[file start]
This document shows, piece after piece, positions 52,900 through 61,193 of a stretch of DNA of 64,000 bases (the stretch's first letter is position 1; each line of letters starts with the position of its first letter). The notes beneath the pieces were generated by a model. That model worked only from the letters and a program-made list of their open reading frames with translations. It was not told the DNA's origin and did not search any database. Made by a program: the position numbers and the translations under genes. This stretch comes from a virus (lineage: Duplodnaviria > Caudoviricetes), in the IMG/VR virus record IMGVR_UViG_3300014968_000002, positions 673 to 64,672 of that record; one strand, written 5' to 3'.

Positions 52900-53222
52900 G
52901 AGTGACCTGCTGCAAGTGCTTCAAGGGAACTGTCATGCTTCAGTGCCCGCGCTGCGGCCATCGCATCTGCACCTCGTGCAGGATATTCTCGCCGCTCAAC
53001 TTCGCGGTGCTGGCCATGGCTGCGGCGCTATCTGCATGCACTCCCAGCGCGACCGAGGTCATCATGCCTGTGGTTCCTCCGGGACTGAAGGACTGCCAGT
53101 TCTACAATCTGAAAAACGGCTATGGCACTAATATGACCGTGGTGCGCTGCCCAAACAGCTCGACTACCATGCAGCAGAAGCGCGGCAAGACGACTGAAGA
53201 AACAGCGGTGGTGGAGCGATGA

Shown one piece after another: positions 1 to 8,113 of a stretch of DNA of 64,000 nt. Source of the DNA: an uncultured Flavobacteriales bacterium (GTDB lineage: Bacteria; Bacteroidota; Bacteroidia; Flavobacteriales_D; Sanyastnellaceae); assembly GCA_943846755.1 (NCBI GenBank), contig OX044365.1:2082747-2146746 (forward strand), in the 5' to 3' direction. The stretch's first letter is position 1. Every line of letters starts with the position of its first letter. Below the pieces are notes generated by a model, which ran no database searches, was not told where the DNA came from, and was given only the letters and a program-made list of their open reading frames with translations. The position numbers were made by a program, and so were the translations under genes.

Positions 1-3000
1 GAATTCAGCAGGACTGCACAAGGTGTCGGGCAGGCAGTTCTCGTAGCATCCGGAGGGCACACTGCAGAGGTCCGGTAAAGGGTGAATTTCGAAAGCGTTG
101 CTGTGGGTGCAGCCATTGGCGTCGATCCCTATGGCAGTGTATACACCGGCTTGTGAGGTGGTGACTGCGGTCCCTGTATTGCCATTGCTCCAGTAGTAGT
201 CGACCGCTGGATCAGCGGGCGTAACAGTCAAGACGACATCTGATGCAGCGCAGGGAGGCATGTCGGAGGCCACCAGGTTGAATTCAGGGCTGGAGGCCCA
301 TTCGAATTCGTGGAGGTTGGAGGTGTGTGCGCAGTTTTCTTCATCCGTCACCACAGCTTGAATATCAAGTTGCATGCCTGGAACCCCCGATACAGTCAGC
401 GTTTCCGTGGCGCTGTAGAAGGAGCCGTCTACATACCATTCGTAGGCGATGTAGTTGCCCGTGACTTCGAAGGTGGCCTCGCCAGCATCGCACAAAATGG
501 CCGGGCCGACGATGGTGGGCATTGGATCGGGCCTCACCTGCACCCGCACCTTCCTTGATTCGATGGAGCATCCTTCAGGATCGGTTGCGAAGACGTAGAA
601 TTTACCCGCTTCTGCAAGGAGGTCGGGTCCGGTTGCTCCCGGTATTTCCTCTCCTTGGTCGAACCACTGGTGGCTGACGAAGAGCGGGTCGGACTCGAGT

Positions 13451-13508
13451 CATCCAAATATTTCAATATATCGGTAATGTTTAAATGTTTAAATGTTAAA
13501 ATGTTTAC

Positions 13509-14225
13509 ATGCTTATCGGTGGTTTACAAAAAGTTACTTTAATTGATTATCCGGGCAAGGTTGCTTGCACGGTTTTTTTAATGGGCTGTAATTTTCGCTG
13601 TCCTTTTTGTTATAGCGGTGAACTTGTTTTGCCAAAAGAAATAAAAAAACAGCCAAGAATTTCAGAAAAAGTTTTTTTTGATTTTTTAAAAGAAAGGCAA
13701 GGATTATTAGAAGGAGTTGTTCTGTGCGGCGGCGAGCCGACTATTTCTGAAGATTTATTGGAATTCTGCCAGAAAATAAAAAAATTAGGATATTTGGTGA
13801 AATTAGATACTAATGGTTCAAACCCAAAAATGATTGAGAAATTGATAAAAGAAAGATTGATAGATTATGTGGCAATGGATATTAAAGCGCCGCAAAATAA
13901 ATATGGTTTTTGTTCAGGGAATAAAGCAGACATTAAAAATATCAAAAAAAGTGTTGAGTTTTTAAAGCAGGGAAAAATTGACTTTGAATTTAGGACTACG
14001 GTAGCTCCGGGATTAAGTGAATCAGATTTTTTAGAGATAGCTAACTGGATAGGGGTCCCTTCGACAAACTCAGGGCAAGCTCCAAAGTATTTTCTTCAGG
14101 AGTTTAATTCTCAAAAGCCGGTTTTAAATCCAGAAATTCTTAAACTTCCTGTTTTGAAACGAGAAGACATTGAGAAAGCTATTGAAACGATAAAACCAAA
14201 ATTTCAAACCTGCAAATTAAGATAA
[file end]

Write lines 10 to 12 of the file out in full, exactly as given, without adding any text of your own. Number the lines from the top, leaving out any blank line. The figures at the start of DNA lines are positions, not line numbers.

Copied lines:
1 GAATTCAGCAGGACTGCACAAGGTGTCGGGCAGGCAGTTCTCGTAGCATCCGGAGGGCACACTGCAGAGGTCCGGTAAAGGGTGAATTTCGAAAGCGTTG
101 CTGTGGGTGCAGCCATTGGCGTCGATCCCTATGGCAGTGTATACACCGGCTTGTGAGGTGGTGACTGCGGTCCCTGTATTGCCATTGCTCCAGTAGTAGT
201 CGACCGCTGGATCAGCGGGCGTAACAGTCAAGACGACATCTGATGCAGCGCAGGGAGGCATGTCGGAGGCCACCAGGTTGAATTCAGGGCTGGAGGCCCA